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Portrait of Jan van Hellemont (1616–1665) (work of art)

Artwork Info

49 1/8 × 37 inches (124.8 × 94 centimeters)


Purchased with funds from the State of North Carolina

Object Number
European to 1910

Key Ideas

  • This painting is part of a pair of wedding portraits of a husband and wife. A portrait is a representation of a particular person. This is a portrait of a Dutch man named Jan van Hellemont. His wife is portrayed in the other portrait, titled Portrait of Margaretha van Raephorst (1625–1690)
  • In the 17th century, the Dutch middle class often had their portraits painted as a way to display their success and power. Portrait pairs were created when a couple married.
  • This painting displays the man’s wealth. It shows him wearing a white collar and wrist cuffs made of fine lace, and his cape appears to be embroidered with gold thread and lined with velvet.
  • Govaert Flinck was a Dutch painter in the 17th century, in what is known as the Dutch Golden Age. Many new developments in the arts and sciences happened in the Netherlands during that time. 
  • Flinck was a student of Rembrandt, and his painting style was similar to that of his teacher. Some paintings Flinck created were mistaken for Rembrandt’s work.

Learn More

This oil painting is part of a portrait pair that was created when a Dutch couple married in 1646. The pair of portraits was intended to show off their newly combined wealth and power. Portraits like these were a way for the thriving 17th-century Dutch middle class to present a successful image of themselves to the world.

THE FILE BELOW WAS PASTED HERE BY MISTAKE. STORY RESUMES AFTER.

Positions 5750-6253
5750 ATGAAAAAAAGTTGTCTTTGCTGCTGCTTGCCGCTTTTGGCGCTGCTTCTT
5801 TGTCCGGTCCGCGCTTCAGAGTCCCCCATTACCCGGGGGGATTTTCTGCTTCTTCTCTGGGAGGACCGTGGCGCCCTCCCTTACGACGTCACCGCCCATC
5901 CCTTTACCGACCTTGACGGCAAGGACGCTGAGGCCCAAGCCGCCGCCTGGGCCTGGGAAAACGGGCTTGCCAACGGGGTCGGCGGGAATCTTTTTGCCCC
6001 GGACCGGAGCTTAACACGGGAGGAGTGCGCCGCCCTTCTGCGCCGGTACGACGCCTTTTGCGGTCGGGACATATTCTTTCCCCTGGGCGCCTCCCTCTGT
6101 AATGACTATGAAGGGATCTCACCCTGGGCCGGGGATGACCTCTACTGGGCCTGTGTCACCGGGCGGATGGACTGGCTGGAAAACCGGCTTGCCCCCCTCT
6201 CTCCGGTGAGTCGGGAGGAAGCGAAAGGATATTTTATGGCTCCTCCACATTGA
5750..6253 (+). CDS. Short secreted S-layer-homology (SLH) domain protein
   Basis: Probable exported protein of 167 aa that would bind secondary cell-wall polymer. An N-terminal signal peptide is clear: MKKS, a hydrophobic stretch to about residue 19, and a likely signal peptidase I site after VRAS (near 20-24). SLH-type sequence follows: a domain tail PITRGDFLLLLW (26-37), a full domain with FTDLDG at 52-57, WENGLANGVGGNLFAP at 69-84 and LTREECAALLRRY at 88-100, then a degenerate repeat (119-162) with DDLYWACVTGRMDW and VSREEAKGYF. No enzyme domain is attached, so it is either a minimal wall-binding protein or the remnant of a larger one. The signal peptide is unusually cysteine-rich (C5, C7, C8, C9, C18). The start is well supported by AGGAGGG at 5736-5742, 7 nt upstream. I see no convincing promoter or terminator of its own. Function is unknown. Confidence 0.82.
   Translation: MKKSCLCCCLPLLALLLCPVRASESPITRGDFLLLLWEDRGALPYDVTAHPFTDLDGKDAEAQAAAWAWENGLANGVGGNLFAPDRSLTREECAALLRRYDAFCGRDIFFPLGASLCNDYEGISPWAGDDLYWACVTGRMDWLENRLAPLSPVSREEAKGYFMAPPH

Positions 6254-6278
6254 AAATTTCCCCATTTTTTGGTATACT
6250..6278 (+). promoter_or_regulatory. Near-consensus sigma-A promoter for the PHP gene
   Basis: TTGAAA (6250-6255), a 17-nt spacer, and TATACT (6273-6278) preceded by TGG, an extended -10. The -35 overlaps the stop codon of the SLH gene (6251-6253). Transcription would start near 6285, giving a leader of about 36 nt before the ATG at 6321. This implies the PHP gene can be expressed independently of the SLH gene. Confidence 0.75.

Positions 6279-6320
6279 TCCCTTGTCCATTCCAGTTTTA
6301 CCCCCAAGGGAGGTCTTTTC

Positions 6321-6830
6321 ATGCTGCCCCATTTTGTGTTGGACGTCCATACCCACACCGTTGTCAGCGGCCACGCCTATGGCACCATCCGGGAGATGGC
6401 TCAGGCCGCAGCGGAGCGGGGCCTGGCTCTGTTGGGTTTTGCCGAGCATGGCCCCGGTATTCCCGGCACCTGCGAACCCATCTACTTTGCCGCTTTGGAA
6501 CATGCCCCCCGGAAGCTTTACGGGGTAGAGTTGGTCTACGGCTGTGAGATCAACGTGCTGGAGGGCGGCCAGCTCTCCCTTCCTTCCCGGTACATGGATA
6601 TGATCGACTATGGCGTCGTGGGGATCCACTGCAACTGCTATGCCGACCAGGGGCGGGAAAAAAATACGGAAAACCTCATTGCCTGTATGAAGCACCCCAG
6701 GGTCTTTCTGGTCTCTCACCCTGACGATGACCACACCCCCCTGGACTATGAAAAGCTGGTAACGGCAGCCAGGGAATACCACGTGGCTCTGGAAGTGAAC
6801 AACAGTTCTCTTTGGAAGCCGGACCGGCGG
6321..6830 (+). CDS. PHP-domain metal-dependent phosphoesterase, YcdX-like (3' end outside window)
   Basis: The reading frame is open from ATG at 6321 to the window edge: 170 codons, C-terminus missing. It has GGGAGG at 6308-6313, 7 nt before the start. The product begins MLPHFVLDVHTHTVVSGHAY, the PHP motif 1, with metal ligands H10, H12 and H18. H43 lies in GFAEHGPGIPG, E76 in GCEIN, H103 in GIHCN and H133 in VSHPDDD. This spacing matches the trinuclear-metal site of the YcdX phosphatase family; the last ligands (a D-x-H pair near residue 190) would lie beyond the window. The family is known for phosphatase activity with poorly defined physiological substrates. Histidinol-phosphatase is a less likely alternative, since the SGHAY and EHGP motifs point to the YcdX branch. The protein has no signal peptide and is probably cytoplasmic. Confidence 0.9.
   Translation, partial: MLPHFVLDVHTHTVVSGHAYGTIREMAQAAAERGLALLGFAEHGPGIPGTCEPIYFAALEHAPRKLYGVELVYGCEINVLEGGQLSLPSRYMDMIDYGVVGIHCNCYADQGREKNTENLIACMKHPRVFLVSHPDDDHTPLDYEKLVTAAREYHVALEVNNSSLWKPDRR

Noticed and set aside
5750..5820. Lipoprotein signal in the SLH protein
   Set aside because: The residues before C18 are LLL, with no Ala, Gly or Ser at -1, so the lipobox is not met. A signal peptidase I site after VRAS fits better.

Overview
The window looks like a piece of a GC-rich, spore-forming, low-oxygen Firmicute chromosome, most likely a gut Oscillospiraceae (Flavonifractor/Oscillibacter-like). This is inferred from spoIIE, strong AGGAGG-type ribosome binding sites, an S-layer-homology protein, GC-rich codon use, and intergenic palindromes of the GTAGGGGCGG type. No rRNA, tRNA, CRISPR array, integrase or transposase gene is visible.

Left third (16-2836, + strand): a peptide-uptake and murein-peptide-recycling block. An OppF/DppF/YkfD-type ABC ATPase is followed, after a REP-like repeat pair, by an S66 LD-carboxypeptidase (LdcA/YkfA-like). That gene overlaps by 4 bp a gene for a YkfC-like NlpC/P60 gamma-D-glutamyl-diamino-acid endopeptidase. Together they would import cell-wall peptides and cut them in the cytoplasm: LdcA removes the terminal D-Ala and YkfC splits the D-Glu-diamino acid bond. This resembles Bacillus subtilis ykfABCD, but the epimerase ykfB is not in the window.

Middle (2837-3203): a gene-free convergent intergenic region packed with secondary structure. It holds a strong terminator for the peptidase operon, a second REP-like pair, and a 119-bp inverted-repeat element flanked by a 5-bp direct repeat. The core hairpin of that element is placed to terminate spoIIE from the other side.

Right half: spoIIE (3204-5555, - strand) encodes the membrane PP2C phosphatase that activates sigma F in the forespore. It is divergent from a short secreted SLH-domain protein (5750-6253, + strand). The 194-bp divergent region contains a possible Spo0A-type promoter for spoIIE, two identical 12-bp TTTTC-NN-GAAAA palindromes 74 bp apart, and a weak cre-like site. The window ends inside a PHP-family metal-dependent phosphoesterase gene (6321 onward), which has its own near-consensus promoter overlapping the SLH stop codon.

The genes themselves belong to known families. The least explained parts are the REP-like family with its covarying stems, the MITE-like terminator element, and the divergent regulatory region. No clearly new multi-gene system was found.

The subject of this portrait, Jan van Hellemont, is wearing what would have been the height of fashion when the painting was created. Most Dutch portraits from this time period depicted people dressed in black. Fashion started to become more extravagant and colorful around 1650. The fine lace and gold-embroidered, velvet-lined cape the man is wearing indicate his wealth. In the companion piece to this painting, Jan’s wife (Margaretha van Raephorst) is shown wearing similarly luxurious fabrics and expensive, imported jewelry. The couple’s ability to have their portraits painted by a well-known artist is also a sign of wealth. 

Govaert Flinck was a Dutch Golden Age painter. During the Dutch Golden Age, Dutch trade, science, and art were among the best in the world. Dutch colonization and trade brought wealth and power to the Netherlands. Flinck is known for creating Baroque paintings that include realistic-looking portraits and genre scenes of everyday life. He studied painting under Rembrandt van Rijn, who was also a Dutch Golden Age painter. Their styles were so similar that Flinck’s early paintings were sometimes confused with Rembrandt’s paintings.

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  • An oil painting of a man standing behind a stone railing. Behind him is a landscape of trees and sky that is halfway covered by a red curtain. He holds his right arm and hand out in front of him. His left arm rests on top of a black hat on the railing. He has shoulder-length, brown curly hair and a small moustache. He is wearing a gold-embroidered gray cape over a white shirt with a lace collar and wrist cuffs.

    Portrait of Jan van Hellemont (1616–1665)